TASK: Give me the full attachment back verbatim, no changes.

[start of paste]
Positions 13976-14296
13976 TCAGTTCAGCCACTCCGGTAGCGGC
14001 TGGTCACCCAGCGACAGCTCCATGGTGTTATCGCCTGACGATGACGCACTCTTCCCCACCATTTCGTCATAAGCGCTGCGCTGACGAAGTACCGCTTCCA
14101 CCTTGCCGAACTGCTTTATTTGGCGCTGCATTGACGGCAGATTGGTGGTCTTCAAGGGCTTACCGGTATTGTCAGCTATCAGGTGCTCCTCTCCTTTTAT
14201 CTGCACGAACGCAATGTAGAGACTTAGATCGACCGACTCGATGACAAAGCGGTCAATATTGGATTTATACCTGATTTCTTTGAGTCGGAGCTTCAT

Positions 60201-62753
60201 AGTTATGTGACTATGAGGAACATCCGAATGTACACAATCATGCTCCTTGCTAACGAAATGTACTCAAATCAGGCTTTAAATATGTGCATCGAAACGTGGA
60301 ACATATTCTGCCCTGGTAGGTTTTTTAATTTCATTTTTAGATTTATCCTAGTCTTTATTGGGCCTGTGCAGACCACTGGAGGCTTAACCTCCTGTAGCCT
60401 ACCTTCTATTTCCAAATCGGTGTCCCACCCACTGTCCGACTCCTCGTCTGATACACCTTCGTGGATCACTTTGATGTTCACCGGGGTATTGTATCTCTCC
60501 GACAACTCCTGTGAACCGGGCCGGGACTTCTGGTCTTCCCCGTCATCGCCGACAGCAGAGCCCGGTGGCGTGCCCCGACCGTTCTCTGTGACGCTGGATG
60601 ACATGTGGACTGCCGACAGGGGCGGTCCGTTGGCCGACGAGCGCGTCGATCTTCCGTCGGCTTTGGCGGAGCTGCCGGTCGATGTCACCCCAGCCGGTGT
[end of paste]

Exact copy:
Positions 13976-14296
13976 TCAGTTCAGCCACTCCGGTAGCGGC
14001 TGGTCACCCAGCGACAGCTCCATGGTGTTATCGCCTGACGATGACGCACTCTTCCCCACCATTTCGTCATAAGCGCTGCGCTGACGAAGTACCGCTTCCA
14101 CCTTGCCGAACTGCTTTATTTGGCGCTGCATTGACGGCAGATTGGTGGTCTTCAAGGGCTTACCGGTATTGTCAGCTATCAGGTGCTCCTCTCCTTTTAT
14201 CTGCACGAACGCAATGTAGAGACTTAGATCGACCGACTCGATGACAAAGCGGTCAATATTGGATTTATACCTGATTTCTTTGAGTCGGAGCTTCAT

Positions 60201-62753
60201 AGTTATGTGACTATGAGGAACATCCGAATGTACACAATCATGCTCCTTGCTAACGAAATGTACTCAAATCAGGCTTTAAATATGTGCATCGAAACGTGGA
60301 ACATATTCTGCCCTGGTAGGTTTTTTAATTTCATTTTTAGATTTATCCTAGTCTTTATTGGGCCTGTGCAGACCACTGGAGGCTTAACCTCCTGTAGCCT
60401 ACCTTCTATTTCCAAATCGGTGTCCCACCCACTGTCCGACTCCTCGTCTGATACACCTTCGTGGATCACTTTGATGTTCACCGGGGTATTGTATCTCTCC
60501 GACAACTCCTGTGAACCGGGCCGGGACTTCTGGTCTTCCCCGTCATCGCCGACAGCAGAGCCCGGTGGCGTGCCCCGACCGTTCTCTGTGACGCTGGATG
60601 ACATGTGGACTGCCGACAGGGGCGGTCCGTTGGCCGACGAGCGCGTCGATCTTCCGTCGGCTTTGGCGGAGCTGCCGGTCGATGTCACCCCAGCCGGTGT